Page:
GAO: Interagency contracting worrisome
The State Department’s methods for monitoring interagency contracts are inadequate, and the department should develop methods to more reliably track its use of such contracting and better identify who is in charge of overseeing those agreements, according to government auditors.
The Government Accountability Office concluded in an audit that State officials have limited insight into the extent of its orders on other agencies' contracts and use of contract support services from other agencies. The May 8 report also said State's central procurement and accounting systems do not make clear where interagency contracts have been used.
GAO said agencies can generate savings by using those contracts, but a lack of information on their use can hurt contracting decisions and management practices.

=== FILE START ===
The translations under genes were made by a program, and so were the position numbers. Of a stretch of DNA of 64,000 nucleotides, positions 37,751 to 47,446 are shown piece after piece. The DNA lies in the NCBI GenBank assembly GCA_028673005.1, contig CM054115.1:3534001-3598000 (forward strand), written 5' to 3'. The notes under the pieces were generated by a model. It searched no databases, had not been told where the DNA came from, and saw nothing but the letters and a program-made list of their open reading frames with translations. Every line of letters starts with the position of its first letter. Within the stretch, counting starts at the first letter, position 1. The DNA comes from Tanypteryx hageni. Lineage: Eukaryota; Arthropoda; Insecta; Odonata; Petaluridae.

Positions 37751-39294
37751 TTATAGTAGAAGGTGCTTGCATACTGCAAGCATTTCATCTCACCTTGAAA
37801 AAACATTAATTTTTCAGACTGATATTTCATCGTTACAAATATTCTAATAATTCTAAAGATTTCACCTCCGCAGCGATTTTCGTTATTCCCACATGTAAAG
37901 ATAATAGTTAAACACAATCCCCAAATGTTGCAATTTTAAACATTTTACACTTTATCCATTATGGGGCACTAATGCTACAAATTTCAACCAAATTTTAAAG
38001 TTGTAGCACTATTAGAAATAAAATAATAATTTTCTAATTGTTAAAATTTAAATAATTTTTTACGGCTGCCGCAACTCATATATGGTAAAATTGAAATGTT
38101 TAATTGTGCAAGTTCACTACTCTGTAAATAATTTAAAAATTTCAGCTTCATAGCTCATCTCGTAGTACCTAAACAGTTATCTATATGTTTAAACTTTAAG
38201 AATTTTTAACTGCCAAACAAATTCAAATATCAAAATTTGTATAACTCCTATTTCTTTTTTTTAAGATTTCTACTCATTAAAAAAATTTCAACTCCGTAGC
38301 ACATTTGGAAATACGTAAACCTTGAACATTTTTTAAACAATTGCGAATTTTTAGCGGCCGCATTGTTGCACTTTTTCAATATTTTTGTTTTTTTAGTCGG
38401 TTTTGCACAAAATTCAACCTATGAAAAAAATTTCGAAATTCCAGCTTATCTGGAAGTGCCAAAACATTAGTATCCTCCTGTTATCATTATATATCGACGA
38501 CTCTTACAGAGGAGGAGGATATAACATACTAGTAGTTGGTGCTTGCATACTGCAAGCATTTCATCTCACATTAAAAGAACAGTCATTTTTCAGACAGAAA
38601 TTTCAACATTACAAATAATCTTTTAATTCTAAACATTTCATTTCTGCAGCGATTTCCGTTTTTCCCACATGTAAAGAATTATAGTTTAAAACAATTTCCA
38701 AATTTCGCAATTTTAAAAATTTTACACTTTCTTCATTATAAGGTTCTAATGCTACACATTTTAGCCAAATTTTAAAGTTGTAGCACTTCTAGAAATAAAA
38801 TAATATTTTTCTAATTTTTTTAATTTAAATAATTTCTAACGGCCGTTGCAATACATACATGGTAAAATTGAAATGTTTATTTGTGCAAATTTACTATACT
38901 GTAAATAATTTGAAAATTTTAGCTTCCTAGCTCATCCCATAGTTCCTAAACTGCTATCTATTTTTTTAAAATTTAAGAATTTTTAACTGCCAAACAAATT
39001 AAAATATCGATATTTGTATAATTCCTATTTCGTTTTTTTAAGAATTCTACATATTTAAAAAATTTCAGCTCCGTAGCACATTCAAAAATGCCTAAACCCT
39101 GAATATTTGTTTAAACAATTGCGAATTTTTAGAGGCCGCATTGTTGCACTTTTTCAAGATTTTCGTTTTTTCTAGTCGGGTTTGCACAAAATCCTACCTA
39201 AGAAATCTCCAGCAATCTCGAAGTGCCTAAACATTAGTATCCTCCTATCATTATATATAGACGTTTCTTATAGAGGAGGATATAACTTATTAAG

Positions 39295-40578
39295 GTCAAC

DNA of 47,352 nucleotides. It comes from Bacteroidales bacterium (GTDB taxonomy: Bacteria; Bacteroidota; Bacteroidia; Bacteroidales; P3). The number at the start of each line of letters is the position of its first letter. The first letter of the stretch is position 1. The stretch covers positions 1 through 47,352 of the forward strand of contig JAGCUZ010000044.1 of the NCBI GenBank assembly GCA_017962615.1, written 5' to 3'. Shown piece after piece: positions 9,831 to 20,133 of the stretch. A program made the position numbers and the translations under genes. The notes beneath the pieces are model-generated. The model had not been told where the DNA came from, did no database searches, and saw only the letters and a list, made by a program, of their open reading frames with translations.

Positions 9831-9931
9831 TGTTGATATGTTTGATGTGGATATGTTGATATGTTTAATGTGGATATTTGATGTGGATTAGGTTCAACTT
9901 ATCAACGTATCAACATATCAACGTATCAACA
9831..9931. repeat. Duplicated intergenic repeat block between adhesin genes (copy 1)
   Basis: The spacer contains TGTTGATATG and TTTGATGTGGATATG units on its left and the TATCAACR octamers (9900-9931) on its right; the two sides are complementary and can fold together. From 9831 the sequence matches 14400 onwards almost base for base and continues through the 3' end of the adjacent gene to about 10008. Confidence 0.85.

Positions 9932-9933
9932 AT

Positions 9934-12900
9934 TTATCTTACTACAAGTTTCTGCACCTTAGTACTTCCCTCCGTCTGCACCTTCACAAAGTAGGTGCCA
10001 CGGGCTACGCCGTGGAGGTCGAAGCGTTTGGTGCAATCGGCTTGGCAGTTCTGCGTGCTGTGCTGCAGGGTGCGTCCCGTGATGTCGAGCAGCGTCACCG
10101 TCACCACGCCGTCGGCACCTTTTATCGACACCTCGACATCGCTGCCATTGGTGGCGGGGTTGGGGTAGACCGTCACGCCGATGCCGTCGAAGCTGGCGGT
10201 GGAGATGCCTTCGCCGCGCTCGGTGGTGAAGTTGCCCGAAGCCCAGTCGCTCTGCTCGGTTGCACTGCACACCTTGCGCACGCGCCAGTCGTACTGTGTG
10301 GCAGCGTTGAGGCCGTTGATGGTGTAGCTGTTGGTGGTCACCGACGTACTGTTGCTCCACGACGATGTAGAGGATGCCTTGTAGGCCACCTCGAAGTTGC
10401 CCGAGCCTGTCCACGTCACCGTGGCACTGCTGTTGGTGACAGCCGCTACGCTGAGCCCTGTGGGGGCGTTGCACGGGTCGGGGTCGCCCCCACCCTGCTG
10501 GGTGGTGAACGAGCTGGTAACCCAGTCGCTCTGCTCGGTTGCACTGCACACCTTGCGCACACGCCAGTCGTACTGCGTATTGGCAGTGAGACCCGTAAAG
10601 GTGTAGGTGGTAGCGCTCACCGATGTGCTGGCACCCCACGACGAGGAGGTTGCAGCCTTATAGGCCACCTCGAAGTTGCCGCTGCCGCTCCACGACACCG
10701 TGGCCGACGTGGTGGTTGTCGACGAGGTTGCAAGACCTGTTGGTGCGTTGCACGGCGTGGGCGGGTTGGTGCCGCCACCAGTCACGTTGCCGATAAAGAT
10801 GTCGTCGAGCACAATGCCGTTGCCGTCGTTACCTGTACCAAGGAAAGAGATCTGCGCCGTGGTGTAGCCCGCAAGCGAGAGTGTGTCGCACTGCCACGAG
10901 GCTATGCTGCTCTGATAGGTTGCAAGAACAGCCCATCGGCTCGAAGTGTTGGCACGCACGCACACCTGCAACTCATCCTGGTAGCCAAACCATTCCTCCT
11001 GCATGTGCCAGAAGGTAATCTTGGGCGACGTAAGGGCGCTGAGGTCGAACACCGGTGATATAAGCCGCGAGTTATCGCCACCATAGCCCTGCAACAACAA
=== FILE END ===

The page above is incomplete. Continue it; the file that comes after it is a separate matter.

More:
The auditors said a department policy requires domestic bureaus to get permission from State's acquisition officials before paying other agencies for contract support but noted that it has not been implemented to ensure that decisions are made by the acquisition officials.
Also, State may lack direct oversight because its acquisition regulations do not require the assignment of oversight personnel when using assisted interagency contracting, GAO reported.
State agreed with GAO's three recommendations.
- Develop a mechanism to better track interagency contracting.
- Clarify the State First policy.
- Require bureaus to identify trained oversight personnel when they seek waivers for interagency contracts
Ben Bain is a reporter for Federal Computer Week.